Let's play a game: what if we could get Vox Cameli '01-'02 to fight the homophobic gang of rich kids from the Richmond district that handed the Baker's Dozen their asses? I think we win.

Ironic or not, Doug Gobeille's ICCA judges award for "Best Use of a Muscle T-Shirt" means something when you fight a homophobic gang of rich kids. Also, judging from the post-rehearsal fight between Jordan and Patrick, I think that we'd totally take them. And, Dan Garcia... we win, hands down.


So recall the incident where the Baker's Dozen got crushed by a vanload of 20 rich hoodlums? Well, now the freaking mayor of San Francisco is chiming in, the police chief is under fire, and the whole shebang is now Chamberlain's appeasement of Hitler:

Tina D'Elia of Community United Against Violence, a San Francisco organization
that monitors anti-gay hate crimes, reacted immediately to the events, calling
the attacks tragic and horrifying.
"This is really serious on a very public
level," she said, adding that she has contacted the police department's hate
crimes unit about the incident. She said she has left messages at Sacred Heart
Cathedral school -- which some of the alleged attackers attend -- offering to
send anti-hate violence speakers to talk to students there.
The incident,
she said, shows "a level of targeted rage and hatred that is really scary and to
me just screams that it is a problem that's not going away. ... If that's not
addressed, then what do we have? We have dead bodies."

First of all, in none of these articles does anyone even mention that any of these kids were gay, bisexual, or otherwise. If the problem is that straight men were beaten up while their assailants used homophobic slurs, then we've got an entirely different problem.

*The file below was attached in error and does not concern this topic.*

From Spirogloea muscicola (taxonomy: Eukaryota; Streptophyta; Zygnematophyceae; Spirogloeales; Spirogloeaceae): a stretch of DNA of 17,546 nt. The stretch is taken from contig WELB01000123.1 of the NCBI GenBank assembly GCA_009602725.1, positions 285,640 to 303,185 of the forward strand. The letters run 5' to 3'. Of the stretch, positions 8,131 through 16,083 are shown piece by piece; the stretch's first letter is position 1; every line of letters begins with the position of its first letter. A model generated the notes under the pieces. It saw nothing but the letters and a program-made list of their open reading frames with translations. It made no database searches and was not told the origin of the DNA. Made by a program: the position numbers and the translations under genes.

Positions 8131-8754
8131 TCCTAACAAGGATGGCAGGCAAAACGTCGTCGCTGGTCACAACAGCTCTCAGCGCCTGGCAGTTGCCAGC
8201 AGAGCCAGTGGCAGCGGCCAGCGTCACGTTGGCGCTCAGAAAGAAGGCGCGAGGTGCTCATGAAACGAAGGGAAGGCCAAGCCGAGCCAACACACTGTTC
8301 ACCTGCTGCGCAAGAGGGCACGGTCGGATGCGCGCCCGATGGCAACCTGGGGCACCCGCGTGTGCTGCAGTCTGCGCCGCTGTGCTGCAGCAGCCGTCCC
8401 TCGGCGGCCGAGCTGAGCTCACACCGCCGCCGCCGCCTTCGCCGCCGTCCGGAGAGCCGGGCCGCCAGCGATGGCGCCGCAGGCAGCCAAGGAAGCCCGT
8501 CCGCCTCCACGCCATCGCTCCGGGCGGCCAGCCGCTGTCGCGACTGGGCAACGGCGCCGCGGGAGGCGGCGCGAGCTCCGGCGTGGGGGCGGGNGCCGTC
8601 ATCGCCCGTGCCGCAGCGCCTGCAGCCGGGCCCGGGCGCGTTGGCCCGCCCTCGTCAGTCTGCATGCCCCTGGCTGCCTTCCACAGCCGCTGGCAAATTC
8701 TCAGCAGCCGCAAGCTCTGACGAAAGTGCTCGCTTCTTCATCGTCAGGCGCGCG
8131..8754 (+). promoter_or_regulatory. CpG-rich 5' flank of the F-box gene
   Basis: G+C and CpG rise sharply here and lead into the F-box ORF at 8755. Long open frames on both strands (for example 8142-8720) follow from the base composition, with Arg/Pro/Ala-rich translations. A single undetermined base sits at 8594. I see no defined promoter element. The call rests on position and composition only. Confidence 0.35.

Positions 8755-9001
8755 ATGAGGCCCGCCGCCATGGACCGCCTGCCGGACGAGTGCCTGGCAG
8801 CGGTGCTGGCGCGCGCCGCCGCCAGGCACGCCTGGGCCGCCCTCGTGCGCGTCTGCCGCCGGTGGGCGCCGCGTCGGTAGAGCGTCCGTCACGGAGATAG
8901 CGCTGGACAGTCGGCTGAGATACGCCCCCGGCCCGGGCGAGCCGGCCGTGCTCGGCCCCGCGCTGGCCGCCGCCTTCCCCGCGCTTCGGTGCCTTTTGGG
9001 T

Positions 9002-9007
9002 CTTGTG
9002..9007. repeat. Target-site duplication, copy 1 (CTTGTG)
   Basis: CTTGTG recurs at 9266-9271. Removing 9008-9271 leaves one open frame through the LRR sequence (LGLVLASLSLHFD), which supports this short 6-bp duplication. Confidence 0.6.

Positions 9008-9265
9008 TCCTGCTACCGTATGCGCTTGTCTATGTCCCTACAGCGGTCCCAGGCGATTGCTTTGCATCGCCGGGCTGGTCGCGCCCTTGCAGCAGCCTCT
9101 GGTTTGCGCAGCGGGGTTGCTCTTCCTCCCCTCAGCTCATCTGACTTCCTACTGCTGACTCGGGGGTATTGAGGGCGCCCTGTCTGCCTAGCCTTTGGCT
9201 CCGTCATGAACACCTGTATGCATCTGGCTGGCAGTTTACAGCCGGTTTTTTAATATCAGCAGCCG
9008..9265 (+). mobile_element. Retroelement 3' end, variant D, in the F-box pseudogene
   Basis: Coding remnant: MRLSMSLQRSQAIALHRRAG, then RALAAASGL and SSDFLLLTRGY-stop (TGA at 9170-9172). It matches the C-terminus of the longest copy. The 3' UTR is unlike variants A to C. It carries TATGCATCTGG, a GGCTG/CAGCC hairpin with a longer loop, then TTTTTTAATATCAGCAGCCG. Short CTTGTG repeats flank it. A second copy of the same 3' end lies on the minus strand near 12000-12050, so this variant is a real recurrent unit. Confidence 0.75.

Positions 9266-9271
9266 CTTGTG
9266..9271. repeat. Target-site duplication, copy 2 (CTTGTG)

But again, what kind of people (especially rich people) have a van full of 20 friends ready to beat up an a-cappella group at a phone call? Either these kids are some sort of anti a-cappella hit squad -- and a slithery one since none of them got arrested -- or "dead bodies" is taking this whole business way too far.

Wednesday, January 10, 2007

Yet Another Reason Not To Sing A-Cappella

Even in the tolerant land of S.F., our rich kids still manage to find outlets for their rage. This time, it's Yale's all-male a-cappella group, The Baker's Dozen. Apparently, after showing up at a party late and then singing the national anthem, some dude called up his friends who came "20 deep" in a van and proceeded to beat up on them. I applaud the assailants for such a premeditated crime: "I'm so angry at a-cappella! Let me sit here with my friends and stew about how much a-cappella hurts me!" they probably said. Then, they proceed to bring the overkill on the Baker's Dozen. 20 people? There were a baker's dozen of them -- did you really need 7 more? This would be even more funny if the a-cappella group "won," but sadly, one sprained his ankle, a few others had minor injuries, and one has to have reconstructive surgery on his jaw.